By Andrew (Andy) Stein, RPh, PharmD, and Martha Sloane, MSN, WHNP-BC
What’s the most challenging part of menopause?
For highly symptomatic women—those who are unable to sleep because their night sweats are so severe, for example—making sense of conflicting treatment information can be as hard as waking up with soaked sheets.
The average American woman experiences menopause at 51—when she may be in the prime of her career, or enjoying the freedom of the empty nest. For her, untreated menopausal symptoms are more than an annoyance. Unpredictable mood swings, vaginal dryness and hot flushes in the middle of meetings can be a nightmarish intrusion into everyday life. But research linking the replacement of hormones lost during menopause to an increased risk of heart disease, stroke and breast cancer are frightening many women away from any intervention—even though hormone therapy also decreases the risk of osteoporosis and colon cancer.
The good news: Other research indicates that bioidentical HRT, used at the lowest possible dose, for the shortest possible interval, can be an option for women whose symptoms are preventing them from living their best lives. These bioidenticals, derived from plant sources, have the same structure as the hormones made by women’s ovaries.
Why the change in outlook? The landmark Women’s Health Initiative study of more than 160,000 post-menopausal women, indicating that hormone replacement was associated with serious diseases, has since received further scrutiny. Several factors may have contributed to this result—e.g., the use of synthetic hormones and the women’s ages (50-79; an average of 63). Those women who were ten or more years past menopause could have been developing pre-diabetes, coronary heart disease, and other conditions predisposing them to more illness.
Subsequent studies of women using bioidentical hormones are more encouraging. For example, two studies of women in the Northeastern US and in Europe, the KEEPS Trial and the French E3N Cohort Study, showed no increased risk of heart events or breast cancer over five to nine years. These findings offer a ray of hope for women who want to take back their lives. The trick is to start at the onset of menopause, before their ovarian function further declines.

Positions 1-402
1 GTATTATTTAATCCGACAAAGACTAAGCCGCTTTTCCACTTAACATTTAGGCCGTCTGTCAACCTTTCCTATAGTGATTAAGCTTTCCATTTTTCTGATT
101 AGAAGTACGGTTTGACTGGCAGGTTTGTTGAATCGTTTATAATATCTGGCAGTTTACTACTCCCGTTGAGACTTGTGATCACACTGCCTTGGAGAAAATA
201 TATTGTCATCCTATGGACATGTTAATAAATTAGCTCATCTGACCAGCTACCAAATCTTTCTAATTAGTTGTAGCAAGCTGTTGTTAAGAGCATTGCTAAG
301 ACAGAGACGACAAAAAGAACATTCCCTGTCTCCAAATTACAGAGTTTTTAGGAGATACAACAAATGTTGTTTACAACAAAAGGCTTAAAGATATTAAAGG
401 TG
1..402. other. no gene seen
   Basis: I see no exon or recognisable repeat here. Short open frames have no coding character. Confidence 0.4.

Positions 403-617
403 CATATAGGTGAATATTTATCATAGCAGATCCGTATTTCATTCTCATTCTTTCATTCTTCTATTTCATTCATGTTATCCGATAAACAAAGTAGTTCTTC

Then the question becomes how and where to start. The bioidenticals on the market typically come in “standard” strengths, and there are limited options for customizing doses.
However, they can be compounded (custom made) to tailor the dosage and format to each woman’s size and body chemistry. The formats can include slow release progesterone capsules for those with sleep issues, and suppositories, creams, lotions and ointments, applied locally to bypass the gastrointestinal (GI) tract.
Should you choose the compounding route, make sure that:
In short, if you or a friend is experiencing menopause, there’s no need to throw your “midlife plan” into the furnace. Carefully supervised, “custom-made” bioidentical therapies can glide you through menopause—no sweat!
About the Authors: Andrew (Andy) Stein, RPh, PharmD, is owner/general manager/pharmacist with Bird’s Hill Compounding Pharmacy of Needham—a full-service pharmacy offering “standard” medications, one-of-a-kind, compounded therapies, and nutritional resources to improve patients’ health and wellness. For more information about the pharmacy and its online store, please see birdshillpharmacy.com.
Martha Sloane, MSN, WHNP-BC, is the owner of La Femme Ageless, a menopause hormone consulting practice based in Needham. She has been working as a nurse practitioner specializing in women’s health for more than 30 years. See lafemmeageless.com.